Stormwater retention ponds have the ability to alter stream flow, temperature and other properties. With this change of conditions the potential for shifts in leaf litter decay rate is possible. In freshwater streams, decomposition is caused by microbial activity, invertebrates, and physical fragmentation. For the present study, decay of mixed leaf litter was measured upstream and downstream of stormwater retention ponds in Williamsburg, Virginia from June to July 2006. Fifty-gram leaf litter bags with course mesh were constructed and placed in groups of five in the stream channel immediately upstream and downstream of each retention pond. The bags were collected on the first day of the experiment, two weeks later, and finally after five weeks had passed. The leaves were then dried, ashed, and decomposition rates calculated. The invertebrates found in the bags were counted and identified to the lowest possible taxa. Overall the decay rate of leaves upstream storm water retention ponds was found to be 3.91 g/week while decomposition downstream occurred at 2.18 g/week. On average the decay was faster upstream but after a regression analysis and a two-sample t-test, the difference was found to be insignificant. Leaf decay rate and number of invertebrates were positively correlated at most sites, suggesting that biological activity was responsible for leaf decay. One location not exhibiting this pattern was surrounded by impervious cover and other human impacts both upstream and downstream of the retention pond. At this location, physical fragmentation of leaves due to storm water runoff was suspected. On average storm water retention ponds did not have a significant effect on decomposition, but the effect varied within individual basins.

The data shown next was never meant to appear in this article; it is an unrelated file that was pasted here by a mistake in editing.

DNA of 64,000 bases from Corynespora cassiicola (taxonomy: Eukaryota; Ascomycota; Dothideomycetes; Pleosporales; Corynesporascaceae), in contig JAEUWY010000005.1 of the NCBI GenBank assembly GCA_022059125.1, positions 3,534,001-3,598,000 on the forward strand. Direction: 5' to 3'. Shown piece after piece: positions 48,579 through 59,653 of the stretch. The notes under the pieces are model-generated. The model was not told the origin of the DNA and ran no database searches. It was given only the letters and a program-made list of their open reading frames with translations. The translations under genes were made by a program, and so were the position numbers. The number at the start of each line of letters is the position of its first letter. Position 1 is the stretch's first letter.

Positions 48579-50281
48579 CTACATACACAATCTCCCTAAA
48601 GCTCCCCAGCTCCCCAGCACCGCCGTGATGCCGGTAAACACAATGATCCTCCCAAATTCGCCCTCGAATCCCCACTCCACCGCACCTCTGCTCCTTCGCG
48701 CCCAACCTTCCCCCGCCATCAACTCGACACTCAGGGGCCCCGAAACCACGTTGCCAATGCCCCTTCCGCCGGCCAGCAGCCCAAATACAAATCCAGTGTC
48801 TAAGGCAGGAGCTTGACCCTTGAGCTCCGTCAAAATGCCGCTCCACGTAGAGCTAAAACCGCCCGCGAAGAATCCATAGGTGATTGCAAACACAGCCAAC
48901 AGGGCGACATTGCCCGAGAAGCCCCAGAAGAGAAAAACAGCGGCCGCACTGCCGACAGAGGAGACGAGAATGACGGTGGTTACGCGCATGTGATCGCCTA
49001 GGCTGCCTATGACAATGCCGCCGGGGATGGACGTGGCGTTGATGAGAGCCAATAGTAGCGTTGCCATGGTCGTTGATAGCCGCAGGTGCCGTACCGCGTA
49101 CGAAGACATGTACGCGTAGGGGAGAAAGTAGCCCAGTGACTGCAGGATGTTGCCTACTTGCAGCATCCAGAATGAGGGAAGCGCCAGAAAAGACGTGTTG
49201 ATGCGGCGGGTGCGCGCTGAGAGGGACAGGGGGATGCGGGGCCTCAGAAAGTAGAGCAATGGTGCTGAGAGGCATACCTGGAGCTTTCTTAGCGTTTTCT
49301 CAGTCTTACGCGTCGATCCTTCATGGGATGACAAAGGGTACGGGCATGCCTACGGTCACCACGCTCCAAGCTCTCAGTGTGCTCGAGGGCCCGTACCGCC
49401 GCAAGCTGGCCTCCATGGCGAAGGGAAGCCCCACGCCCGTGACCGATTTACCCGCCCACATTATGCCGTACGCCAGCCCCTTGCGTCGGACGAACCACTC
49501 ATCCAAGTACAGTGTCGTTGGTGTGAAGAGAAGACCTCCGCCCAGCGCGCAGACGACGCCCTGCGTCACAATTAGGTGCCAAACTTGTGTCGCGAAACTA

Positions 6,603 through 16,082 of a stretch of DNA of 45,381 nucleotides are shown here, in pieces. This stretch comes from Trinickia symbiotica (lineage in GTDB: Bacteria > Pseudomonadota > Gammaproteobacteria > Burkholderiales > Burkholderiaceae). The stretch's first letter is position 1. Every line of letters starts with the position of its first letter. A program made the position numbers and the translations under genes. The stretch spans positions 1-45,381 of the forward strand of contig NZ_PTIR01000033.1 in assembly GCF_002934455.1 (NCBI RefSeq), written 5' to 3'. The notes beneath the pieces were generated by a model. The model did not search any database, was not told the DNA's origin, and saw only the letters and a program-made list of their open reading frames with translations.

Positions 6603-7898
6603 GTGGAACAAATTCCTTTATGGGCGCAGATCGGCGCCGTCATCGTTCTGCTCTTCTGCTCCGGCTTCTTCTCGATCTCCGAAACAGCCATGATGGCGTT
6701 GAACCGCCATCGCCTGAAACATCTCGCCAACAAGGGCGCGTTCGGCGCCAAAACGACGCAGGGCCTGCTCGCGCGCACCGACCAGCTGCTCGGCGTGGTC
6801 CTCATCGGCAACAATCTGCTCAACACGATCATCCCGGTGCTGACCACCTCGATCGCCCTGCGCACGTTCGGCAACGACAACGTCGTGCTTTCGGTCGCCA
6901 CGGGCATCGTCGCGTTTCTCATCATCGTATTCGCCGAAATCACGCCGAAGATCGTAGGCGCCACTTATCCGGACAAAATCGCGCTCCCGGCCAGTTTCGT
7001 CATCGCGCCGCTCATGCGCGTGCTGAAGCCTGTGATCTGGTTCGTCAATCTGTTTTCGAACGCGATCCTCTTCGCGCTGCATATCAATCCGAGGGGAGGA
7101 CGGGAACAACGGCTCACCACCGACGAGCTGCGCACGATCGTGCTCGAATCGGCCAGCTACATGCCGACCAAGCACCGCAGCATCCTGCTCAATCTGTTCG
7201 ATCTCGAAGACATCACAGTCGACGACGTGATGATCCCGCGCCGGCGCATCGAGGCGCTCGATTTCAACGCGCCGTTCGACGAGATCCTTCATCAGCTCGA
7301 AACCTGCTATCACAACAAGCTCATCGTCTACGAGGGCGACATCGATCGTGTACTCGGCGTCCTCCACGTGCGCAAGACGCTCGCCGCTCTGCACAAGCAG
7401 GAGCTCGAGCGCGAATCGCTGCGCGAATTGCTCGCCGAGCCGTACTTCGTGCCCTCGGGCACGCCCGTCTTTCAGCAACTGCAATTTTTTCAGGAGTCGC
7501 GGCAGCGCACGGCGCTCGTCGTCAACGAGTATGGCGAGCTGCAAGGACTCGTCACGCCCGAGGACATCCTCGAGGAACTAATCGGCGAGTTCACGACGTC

For additional documentation Shelby Burks provided a PowerPoint Presentation entitled "The Effect of Stormwater Retention Ponds on Leaf Decomposition" provided here in PDF form.